We had made over 500 sandwiches which we gave out afterward along with some of our extra clothes, candy and toys for the children. If you have ever been in extreme poverty, you know how impossible it is to give things out and keep order. Desperation takes over and you have to be really organized and have plenty to give. It was difficult and exhausting to manage this situation but God gave us the grace and wisdom. When we left we felt like we were leaving a war zone because of the extreme focus and mindset we had. So many people say that to help people in these desperate situation can’t be done, but when you take time to plan things, it can be done and should be done. Sometimes its just our own laziness that makes excuses and if we make even a small effort to love others, God can bless it in a big way. 

Playing with the children after our performance. 
On stage in the center of Paraguay. 
Within one meeting, I was actually able to meet with the Minister of Education (highest up person who usually takes a while to get to), and she opened to us the doors to all the schools and colleges in Paraguay. Three ladies spent their time driving from school to school organizing events for us at the schools that needed it the most. They did a lot of the leg work my brothers and sisters and I usually have to do ourselves, such as going all over the city, meeting with the school directors and organizing the logistics of, space, place, which grades and times. I really appreciated their help! 

Performing a play at a school. 
 At this one school we visited, there were 800 kids and we had to do a few groups. If any of you have worked with kids, please imagine and visualize working with 800 kids at the same times from preschool all the way through high school age:) This was a new school just built for all the families and children that lost their homes in the flood. It was the first and really only thing the government had done to help. When I first walked in, there was a little girl standing there just weeping. She was so scared and lost. I held her in my arms and helped her find her way but this was the state of many of these children. They were so sad and scared. Many of these kids had no parents and have been moved from place to place with no where safe and secure to call home. They were desperate for love and attention and it was such an honor to bring them laughter and give them seeds of hope.

In our performance we tell a story about a little girl who is chasing butterflies but cannot catch them. Like we all chase dreams and look for change. Through the story she meets a giant frog (me in a costume;)), a cool dwarf, (my sister in a costume), and a prince (my brother on stilts). She learns that she cannot catch butterflies, because sometimes life is hard, and we cannot get what we seek, but she can become a butterfly! Sometimes things on the outside will not change, but if we change, we can find hope.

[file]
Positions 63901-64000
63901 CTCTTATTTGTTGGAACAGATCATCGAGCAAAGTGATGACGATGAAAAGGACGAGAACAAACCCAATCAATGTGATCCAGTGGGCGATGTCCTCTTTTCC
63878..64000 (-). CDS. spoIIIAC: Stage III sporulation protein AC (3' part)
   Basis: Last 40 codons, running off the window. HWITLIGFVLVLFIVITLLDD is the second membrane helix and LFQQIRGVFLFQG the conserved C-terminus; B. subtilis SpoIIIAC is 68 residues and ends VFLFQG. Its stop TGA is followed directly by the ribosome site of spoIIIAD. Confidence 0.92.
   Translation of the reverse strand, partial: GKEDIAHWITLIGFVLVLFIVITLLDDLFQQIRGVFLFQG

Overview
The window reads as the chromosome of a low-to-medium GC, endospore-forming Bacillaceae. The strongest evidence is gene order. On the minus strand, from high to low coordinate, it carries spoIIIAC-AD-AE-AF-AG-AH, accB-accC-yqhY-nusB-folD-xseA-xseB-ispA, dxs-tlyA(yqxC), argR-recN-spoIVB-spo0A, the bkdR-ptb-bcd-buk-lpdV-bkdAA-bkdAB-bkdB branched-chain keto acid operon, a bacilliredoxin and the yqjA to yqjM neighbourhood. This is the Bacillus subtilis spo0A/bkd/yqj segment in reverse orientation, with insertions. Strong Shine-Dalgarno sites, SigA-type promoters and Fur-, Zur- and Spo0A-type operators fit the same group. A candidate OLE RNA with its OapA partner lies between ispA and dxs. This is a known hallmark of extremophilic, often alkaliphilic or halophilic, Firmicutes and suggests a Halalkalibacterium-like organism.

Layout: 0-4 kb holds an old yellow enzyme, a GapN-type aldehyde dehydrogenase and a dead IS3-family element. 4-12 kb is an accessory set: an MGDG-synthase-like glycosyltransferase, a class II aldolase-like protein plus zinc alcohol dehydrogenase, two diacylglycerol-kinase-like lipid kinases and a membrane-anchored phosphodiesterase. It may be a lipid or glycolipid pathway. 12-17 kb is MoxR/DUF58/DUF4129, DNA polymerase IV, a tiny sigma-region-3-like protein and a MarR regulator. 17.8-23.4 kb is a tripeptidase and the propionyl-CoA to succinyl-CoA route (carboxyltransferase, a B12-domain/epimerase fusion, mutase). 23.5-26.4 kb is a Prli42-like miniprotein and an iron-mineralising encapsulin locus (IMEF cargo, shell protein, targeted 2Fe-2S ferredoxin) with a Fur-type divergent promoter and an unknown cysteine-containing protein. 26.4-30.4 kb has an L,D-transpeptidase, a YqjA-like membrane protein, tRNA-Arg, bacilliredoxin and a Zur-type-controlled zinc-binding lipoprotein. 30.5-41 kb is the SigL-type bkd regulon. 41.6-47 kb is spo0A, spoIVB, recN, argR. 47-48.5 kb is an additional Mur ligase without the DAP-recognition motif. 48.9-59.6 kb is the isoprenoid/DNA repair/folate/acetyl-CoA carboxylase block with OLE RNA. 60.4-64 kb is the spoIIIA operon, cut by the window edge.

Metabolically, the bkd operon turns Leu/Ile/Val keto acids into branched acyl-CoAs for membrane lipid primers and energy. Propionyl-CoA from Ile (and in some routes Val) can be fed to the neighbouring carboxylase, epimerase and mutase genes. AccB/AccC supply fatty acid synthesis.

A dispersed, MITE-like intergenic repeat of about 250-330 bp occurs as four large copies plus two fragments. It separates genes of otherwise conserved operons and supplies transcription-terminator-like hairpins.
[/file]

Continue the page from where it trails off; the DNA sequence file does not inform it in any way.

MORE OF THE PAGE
A psychiatrist  who works at the school told us that in 2 hours we had done more for the kids then she had been able to do in months to help them and give them practical answers. When we drove away, a little boy was running full speed after our van wanting us not to leave. It broke my heart and I will never forget that image. 

This is where the children live at a certain school we visited. 

Because of the floods here, many people are living in shelters all throughout the city center. It is really sad to see all the shacks  made out of cardboard and garbage bags all around and when it rains, these “ homes” become just a sea of mud. A lot of these people don’t go to the center, so to reach them we spent time in the evenings just walking up and down the rows, through the villages and going house to house talking to the families. We met some really beautiful people with amazing stories. 

One lady we met while walking through a village, started a home for the elderly which she tries to run in her own home. Her husband helped her start in but then tragically, he died, and now she struggles to be able to afford to take care of all the elderly folks that come to her. We gave her 35$ which allowed her to be able to get a lot of rice and beans. She broke down crying, just so extremely grateful. She said God sent her angels today to pick her up.

Originally when I approached the director of the largest prison here in Paraguay, and asked for authorization to enter, he said we could only go in a small room on the side of the prison which would hold around 30 men. But after showing him pictures of others prisons we have visited around the world, and explaining that this was a big event, he allowed us to go in.